the first 2 years following SCI. In acute restoration, a SCI individual
develops close to 100% of the ability and function they have for their given
neurologic injury. For a paraplegic this might involve gaiting or ambulating
on long-leg braces and forearm crutches. For a paraplegic at a higher level,
this might be complete independent living in a wheelchair. For a tetraplegia,
it may involve attendant care for several hours a day. For a high level
tetraplegia, it may involve being able to direct care givers in their care.
Maintenance Phase. After the acute restoration phase, a SCI individual
enters into a steady state which we describe as the maintenance phase. This
particular state lasts many years and is dependent in part upon the age of
disability onset and a series of aging variables, such as family genetics,
life style, adaptation to stress, sociologic role, and trauma. For a young
individual this stable state may be 20 plus years, whereas if an individual
who is elderly at onset, this state may last only several years. During the
maintenance phase, there is an additive effect of the normal aging process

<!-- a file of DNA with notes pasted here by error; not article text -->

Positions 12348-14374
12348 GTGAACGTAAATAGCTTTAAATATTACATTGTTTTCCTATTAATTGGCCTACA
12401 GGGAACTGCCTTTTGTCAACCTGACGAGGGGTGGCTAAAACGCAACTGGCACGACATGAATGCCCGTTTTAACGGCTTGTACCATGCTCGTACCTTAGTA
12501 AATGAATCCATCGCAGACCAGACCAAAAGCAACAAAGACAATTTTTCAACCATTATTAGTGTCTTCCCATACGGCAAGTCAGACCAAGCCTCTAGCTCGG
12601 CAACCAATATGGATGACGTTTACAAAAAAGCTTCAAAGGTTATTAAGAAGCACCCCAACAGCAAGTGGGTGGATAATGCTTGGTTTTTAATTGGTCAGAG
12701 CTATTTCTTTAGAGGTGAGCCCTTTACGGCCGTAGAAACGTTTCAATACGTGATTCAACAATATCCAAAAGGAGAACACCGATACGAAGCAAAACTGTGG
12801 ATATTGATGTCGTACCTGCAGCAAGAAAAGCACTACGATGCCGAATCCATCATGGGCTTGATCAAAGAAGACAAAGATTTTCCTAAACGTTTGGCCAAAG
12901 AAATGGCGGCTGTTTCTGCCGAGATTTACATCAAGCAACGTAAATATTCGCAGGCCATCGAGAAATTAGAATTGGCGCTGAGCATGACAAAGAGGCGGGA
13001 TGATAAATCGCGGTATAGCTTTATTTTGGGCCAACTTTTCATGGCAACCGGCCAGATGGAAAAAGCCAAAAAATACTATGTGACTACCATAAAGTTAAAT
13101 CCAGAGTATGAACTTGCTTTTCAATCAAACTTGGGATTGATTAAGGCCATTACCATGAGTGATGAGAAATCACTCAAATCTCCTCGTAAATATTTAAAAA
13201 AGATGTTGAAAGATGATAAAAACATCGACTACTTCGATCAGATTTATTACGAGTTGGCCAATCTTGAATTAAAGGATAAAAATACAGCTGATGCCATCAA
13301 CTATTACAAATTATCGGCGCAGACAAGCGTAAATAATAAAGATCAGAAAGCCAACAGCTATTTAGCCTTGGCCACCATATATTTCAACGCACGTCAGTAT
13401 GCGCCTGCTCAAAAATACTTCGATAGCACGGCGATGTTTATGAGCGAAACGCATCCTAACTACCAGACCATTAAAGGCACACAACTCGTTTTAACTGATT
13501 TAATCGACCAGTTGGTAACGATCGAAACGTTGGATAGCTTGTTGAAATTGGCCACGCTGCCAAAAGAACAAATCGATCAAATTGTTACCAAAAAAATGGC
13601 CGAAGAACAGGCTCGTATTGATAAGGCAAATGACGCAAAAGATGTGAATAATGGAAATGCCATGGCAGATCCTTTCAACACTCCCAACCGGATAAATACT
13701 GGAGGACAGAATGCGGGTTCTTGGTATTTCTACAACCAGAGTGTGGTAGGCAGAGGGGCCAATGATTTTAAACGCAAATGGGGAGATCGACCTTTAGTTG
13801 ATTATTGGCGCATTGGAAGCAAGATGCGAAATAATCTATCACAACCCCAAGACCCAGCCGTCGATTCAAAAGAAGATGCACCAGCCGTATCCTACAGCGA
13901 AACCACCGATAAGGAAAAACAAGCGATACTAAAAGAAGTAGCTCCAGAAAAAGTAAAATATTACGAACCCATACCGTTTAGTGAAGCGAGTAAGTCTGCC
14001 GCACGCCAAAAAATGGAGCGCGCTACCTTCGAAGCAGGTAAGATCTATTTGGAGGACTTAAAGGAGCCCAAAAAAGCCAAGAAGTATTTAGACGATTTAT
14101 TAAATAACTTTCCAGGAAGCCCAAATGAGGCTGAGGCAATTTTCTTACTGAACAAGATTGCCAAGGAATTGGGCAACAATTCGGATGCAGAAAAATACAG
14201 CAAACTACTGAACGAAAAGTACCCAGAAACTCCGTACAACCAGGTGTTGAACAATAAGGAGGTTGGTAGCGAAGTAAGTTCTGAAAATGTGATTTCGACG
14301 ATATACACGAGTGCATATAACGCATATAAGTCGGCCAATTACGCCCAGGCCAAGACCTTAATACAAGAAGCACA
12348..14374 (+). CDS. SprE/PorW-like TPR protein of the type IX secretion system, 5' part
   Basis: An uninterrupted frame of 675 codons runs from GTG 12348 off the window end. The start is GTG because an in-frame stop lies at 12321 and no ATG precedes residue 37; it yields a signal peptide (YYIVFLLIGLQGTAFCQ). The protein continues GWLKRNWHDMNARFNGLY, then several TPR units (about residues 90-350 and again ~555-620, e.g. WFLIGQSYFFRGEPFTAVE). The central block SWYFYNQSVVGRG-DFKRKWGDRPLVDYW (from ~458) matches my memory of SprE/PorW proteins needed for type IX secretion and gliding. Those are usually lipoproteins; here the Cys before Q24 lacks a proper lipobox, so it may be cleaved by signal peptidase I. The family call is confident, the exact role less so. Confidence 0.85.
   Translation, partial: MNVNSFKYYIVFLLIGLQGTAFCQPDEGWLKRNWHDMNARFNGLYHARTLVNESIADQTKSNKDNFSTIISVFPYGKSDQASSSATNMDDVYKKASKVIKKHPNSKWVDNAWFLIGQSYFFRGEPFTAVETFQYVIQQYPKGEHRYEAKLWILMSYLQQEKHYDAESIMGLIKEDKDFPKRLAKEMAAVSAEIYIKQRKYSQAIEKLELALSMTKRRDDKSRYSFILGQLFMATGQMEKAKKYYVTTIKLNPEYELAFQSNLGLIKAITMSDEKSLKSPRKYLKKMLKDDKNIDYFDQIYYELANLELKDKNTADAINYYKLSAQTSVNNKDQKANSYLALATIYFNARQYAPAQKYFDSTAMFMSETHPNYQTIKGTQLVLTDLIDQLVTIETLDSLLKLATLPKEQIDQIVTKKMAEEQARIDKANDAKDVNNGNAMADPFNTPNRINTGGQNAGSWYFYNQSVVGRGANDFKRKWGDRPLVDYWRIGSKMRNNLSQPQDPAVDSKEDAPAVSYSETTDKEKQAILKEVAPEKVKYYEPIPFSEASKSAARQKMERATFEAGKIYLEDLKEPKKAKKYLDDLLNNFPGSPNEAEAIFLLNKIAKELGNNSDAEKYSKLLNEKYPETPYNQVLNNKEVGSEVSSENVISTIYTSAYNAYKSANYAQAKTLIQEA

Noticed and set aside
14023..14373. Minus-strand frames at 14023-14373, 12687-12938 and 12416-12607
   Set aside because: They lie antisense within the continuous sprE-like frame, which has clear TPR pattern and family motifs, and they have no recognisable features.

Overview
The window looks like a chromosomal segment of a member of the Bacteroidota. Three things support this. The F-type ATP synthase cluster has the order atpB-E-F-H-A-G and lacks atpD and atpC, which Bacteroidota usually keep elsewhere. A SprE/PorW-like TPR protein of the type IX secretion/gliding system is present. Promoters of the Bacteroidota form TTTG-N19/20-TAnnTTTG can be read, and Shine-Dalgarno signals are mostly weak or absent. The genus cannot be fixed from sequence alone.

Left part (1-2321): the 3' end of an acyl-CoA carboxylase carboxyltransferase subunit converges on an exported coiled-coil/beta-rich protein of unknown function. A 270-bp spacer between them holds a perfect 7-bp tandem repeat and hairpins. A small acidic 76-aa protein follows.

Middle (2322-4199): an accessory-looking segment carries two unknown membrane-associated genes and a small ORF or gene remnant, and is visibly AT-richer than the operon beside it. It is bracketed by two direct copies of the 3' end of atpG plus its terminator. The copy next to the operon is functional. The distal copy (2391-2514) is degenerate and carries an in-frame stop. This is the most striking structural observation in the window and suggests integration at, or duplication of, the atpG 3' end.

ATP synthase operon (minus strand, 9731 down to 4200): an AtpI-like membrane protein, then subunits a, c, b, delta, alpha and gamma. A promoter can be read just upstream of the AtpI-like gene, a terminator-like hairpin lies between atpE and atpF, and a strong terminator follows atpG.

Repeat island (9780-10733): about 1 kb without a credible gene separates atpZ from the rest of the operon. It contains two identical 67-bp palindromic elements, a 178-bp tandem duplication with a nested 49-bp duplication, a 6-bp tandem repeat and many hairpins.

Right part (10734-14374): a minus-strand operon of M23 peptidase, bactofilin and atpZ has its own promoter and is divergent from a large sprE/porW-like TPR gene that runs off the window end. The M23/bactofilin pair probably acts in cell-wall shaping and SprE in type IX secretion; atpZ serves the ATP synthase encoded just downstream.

and the superimposed additional stresses of SCI. Examples might be the
overuse of arms for transfers and pushing wheelchairs or insensate skin
break down that would not occur in a normal individual. This additive or
cumulative aging effect creates an accelerated aging process.
We perceive our SCI individuals as aging faster, that is coming to the point
in their life where they have to change the way in which they maintain
themselves at a much earlier
age than the general population.
Phase of Decline. The third and final phase of the SCI aging model is the
phase of decline, which refers to the phase in which an individual has to start modifying how they live their life as a
result of the aging process. This may involve changes, such as additional
equipment (ie, power wheelchair when a person in the past only used a manual
wheelchair), additional attendant care, and decrease in activity to mention